If you’re looking to install a new roofing system in Lafayette, you’ll find there is a wide range of materials readily available and worthy of consideration. These include asphalt, wood, and composite shingles, as well as slate, concrete, and clay tiles just to name a few. Style is an important factor, but it’s not the only one. Product cost, material weight, and installation requirements should also influence your selection. Here’s what you need to know:
Roofing Terminology: It’s Hip To Be Square!
Before we talk materials, let’s talk terminology. Roofers typically measure roofs in squares. A square is their basic unit of measurement of a 100 square foot area, or a 10-foot by 10-foot square. The roof of a typical two-story, 2,000-square-foot house with a gable roof will consist of less than 1,500 square feet of the roofing area or about fifteen squares.
Cost of a New Roof
Numerous factors will affect the cost of a new roof. The price of the material is the starting point, but other factors also must be considered, such as the condition of the existing roof, its shape, or if the supporting structure needs repair, which will all cost money. A gable roof with few or no breaks in its planes (like chimneys, vent pipes, or dormers) makes for a simple roofing job. A house with multiple chimneys, intersecting rooflines (the points of intersection are called valleys), turrets, skylights, or other elements will cost significantly more to the roof. (Are you interested in an asphalt shingle roof?)
Not every roofing material can be used on every roof. A flat roof or one with a low slope may demand a surface different from one with a steeper pitch. Materials like slate and tile are very heavy, so the structure of many homes is inadequate to carry the load. Consider the following options, then talk with your designer and get estimates for the job.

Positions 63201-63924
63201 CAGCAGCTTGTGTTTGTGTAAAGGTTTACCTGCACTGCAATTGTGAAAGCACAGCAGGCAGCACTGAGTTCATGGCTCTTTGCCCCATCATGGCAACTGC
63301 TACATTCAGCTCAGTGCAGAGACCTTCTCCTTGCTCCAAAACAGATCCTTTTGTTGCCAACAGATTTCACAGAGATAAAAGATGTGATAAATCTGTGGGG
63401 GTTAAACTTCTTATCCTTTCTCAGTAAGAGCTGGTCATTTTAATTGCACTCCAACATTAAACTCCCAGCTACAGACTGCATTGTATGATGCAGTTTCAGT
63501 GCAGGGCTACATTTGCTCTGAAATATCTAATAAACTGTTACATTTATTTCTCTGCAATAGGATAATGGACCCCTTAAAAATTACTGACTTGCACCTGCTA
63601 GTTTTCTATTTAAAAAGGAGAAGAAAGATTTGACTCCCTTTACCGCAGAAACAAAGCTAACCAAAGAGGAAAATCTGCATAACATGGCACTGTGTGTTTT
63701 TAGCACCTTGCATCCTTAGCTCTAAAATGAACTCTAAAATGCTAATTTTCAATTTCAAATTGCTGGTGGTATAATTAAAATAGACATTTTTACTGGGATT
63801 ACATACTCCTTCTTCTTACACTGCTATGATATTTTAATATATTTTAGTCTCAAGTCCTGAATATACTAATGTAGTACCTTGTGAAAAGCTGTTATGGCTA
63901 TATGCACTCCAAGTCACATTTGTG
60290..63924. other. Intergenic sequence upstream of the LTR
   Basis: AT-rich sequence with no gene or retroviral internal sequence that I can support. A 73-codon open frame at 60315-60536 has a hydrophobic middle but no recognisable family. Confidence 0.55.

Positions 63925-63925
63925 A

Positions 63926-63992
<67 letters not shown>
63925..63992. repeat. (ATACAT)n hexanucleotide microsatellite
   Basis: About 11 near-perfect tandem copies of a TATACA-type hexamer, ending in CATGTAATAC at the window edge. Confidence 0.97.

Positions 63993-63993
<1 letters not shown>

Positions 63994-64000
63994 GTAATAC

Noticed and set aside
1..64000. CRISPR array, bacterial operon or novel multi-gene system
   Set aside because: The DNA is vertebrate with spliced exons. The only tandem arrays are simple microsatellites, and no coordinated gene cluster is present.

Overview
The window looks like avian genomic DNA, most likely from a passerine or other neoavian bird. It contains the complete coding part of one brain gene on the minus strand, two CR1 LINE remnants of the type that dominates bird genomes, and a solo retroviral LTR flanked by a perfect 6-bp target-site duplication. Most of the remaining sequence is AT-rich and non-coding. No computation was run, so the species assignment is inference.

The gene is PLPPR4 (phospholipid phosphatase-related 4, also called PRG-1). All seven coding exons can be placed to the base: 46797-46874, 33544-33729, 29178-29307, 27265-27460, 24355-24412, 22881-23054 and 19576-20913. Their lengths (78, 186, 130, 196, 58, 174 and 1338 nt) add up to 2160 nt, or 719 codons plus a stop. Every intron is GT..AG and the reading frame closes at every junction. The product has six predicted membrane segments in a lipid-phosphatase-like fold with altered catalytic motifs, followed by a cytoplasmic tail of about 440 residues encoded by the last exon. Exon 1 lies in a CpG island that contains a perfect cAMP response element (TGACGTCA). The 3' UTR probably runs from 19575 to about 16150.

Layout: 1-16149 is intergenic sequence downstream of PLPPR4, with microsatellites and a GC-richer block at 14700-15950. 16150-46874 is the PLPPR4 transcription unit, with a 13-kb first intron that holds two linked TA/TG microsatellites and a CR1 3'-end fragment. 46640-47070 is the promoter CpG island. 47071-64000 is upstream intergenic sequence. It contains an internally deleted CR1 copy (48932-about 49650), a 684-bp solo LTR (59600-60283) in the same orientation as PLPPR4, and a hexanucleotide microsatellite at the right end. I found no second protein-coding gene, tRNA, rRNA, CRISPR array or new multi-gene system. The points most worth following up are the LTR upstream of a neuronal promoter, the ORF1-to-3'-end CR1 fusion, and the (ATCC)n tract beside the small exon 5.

- Asphalt. The most commonly used of all roof materials, likely because it’s the least expensive and requires a minimum of skill to install. The standard type costs roughly half as much, but laminated shingles have an appealing textured appearance and last roughly half as long (typically 25 years or more, versus 15 years plus).
- Wood. Wood was the main choice for centuries, and it’s still a good option, though in some areas fire codes forbid its use. Usually made of cedar, redwood, or southern pine, shingles are sawn or split. They have a life expectancy in the 25-year range (like asphalt shingles) but cost an average of twice as much.
- Metal. Aluminum, steel, copper, copper-and-asphalt, and lead are all durable—and expensive—roofing surfaces. Lead and copper/asphalt varieties are typically installed as shingles, but others are manufactured for seamed roofs consisting of vertical lengths of metal that are joined with solder.
- Tile and Cement. The half cylinders of tile roofing are common in Spanish Colonial and Mission styles; cement and some metal roofs imitate tile’s wavy effect. All are expensive, very durable, and tend to be very heavy.
- Slate. Slate is among the most durable of all roofing materials. Hundred-year-old slate, in fact, is often recycled for reinstallation, with the expectation it will last another century. But slate is expensive—typically prices start at about $800 a square—and very heavy.
Ready To Install A New Roofing System?
Whether you are installing a brand new system or simply replacing one that was in desperate need of an upgrade, you’ll want to leave this task to the hands of dedicated industry professionals. The expert installation team at Burford Roofing & Construction is ready and waiting to help make this daunting task a breeze. Call today to schedule an estimate, and start your year off with a roof you can be proud of all year long.